Perinatal HIV transmission refers to HIV transmission from mother to child during pregnancy, labor and delivery, or breastfeeding. It accounts for the majority of childhood HIV infections. However, since the mid-1990s, implementation of HIV testing and preventive interventions has resulted in a more than 90 percent decrease in the number of children perinatally infected with HIV in the United States, according to CDC. NIAID research has helped pave the way for development of strategies to prevent perinatal transmission both in high-resource countries like the United States and in resource-limited settings around the world.
Antiretroviral Therapy Prevents Perinatal Transmission
In 1994, results from the landmark Pediatric AIDS Clinical Trials Group (PACTG) 076 study, co-sponsored by NIAID, demonstrated that giving the drug zidovudine to pregnant women living with HIV who had little or no prior antiretroviral therapy reduced the risk of perinatal transmission by two-thirds. Researchers gave pregnant women living with HIV in the United States and France daily oral zidovudine during pregnancy and intravenous zidovudine during labor. In addition, their newborns received oral doses of the drug every six hours for the first six weeks of life.
Since the release of the PACTG 076 results, researchers have continued to develop antiretroviral drug regimens to prevent perinatal transmission. Numerous studies have demonstrated varying degrees of efficacy for a variety of antiretroviral therapy regimens, including nearly all classes of antiretroviral agents.
Receiving combined antiretroviral therapy currently is standard care for pregnant women in the United States, and therapy is recommended to begin as soon as women are diagnosed with HIV infection. Coupled with avoidance of breastfeeding and good access to HIV and pregnancy care services, these regimens can reduce perinatal transmission to less than 1 percent, according to CDC.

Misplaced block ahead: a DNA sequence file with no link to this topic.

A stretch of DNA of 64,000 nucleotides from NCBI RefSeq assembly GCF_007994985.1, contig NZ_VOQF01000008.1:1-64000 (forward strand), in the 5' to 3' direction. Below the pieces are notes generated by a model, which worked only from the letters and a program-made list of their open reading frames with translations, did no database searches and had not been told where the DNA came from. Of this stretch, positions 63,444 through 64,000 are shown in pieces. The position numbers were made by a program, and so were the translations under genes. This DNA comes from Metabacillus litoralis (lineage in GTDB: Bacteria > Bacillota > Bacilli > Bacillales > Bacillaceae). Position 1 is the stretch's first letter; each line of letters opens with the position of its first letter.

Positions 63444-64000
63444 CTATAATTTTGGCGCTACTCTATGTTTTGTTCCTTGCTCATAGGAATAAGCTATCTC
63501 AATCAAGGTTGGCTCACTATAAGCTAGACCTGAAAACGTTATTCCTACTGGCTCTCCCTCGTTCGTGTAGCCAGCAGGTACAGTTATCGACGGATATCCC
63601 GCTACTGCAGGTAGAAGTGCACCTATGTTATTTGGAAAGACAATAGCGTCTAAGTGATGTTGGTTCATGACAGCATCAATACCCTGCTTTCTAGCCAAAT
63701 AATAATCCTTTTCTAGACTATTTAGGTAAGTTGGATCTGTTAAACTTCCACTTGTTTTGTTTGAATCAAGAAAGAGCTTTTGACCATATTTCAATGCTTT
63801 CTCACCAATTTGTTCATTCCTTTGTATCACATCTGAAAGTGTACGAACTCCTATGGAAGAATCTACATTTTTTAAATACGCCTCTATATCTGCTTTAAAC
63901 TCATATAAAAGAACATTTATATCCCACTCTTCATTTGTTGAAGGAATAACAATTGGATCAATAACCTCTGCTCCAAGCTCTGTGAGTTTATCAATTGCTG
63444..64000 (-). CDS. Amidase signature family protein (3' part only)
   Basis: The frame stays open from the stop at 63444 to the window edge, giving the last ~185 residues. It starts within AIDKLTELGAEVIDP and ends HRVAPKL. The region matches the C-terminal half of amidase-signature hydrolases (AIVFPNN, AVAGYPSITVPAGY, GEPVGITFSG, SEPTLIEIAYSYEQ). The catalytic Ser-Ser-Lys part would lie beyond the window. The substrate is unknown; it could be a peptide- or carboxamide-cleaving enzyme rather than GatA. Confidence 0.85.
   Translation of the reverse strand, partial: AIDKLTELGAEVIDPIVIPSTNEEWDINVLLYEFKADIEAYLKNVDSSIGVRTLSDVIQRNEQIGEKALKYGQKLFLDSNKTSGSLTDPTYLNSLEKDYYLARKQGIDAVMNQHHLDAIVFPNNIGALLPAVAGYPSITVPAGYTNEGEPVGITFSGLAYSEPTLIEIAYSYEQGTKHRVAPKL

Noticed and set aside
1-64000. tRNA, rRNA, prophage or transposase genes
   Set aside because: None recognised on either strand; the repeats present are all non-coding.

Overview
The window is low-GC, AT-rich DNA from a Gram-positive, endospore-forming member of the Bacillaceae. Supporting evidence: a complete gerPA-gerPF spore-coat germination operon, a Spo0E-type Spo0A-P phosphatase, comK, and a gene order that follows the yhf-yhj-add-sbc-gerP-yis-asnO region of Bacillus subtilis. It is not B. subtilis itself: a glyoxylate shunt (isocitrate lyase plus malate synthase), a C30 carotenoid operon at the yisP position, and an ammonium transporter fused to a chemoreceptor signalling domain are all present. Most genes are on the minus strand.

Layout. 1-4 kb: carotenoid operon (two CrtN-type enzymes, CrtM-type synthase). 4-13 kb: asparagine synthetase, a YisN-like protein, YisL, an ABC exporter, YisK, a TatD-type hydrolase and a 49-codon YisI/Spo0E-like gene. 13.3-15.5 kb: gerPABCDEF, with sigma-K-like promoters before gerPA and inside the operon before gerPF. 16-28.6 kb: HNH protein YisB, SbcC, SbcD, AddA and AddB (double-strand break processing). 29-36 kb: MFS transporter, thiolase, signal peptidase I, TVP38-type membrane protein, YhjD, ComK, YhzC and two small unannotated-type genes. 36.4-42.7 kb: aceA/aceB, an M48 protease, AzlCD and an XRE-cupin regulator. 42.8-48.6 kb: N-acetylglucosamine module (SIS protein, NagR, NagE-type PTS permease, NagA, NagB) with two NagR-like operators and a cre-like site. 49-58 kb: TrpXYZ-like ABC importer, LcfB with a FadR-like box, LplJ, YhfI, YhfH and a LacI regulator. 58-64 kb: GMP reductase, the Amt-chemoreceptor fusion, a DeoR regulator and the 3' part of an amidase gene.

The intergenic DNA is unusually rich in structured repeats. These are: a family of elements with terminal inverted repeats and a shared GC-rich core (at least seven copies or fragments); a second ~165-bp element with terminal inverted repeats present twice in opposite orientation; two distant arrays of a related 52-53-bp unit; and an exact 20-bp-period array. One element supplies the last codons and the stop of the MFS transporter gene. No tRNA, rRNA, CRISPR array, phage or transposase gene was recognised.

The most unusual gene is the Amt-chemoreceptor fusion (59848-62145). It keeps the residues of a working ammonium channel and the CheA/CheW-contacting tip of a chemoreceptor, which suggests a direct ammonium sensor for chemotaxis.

Reducing Perinatal Transmission in Resource-Limited Settings
Efforts in resource-limited settings to introduce antiretroviral agents for perinatal prevention have resulted in a marked decrease in perinatal HIV transmission. Although numerous challenges remain, 7 out of 10 pregnant women living with HIV worldwide receive antiretroviral drugs, according to the World Health Organization (WHO). NIAID-funded studies have helped identify antiretroviral drug regimens that are effective, affordable, and relatively easy to administer in resource-limited settings.
Breastfeeding effectively reduces infant mortality in resource-limited settings that lack safe, clean water. Antibodies from the mother’s breast milk help protect babies against potentially life-threatening diarrheal and respiratory infections. To completely protect infants from HIV transmission through breast milk, total avoidance of breastfeeding is recommended for women living with HIV in the United States and other developed countries where safe and affordable formula is available and the risk of infant mortality due to infections is low. In resource-limited settings, however, scientists are investigating perinatal HIV prevention strategies that safely minimize the threat of HIV transmission through breast milk while preserving the health benefits of extended breastfeeding. For example, in 1999, results from the NIAID-sponsored HIVNET 012 study in Uganda showed that a single dose of nevirapine given to mothers living with HIV at the onset of labor and another to their infants soon after birth reduced perinatal transmission in a breastfeeding population more effectively than a similar course of zidovudine. While these findings offered a simple, inexpensive treatment, numerous other studies have been conducted since then, and single-dose nevirapine is no longer used.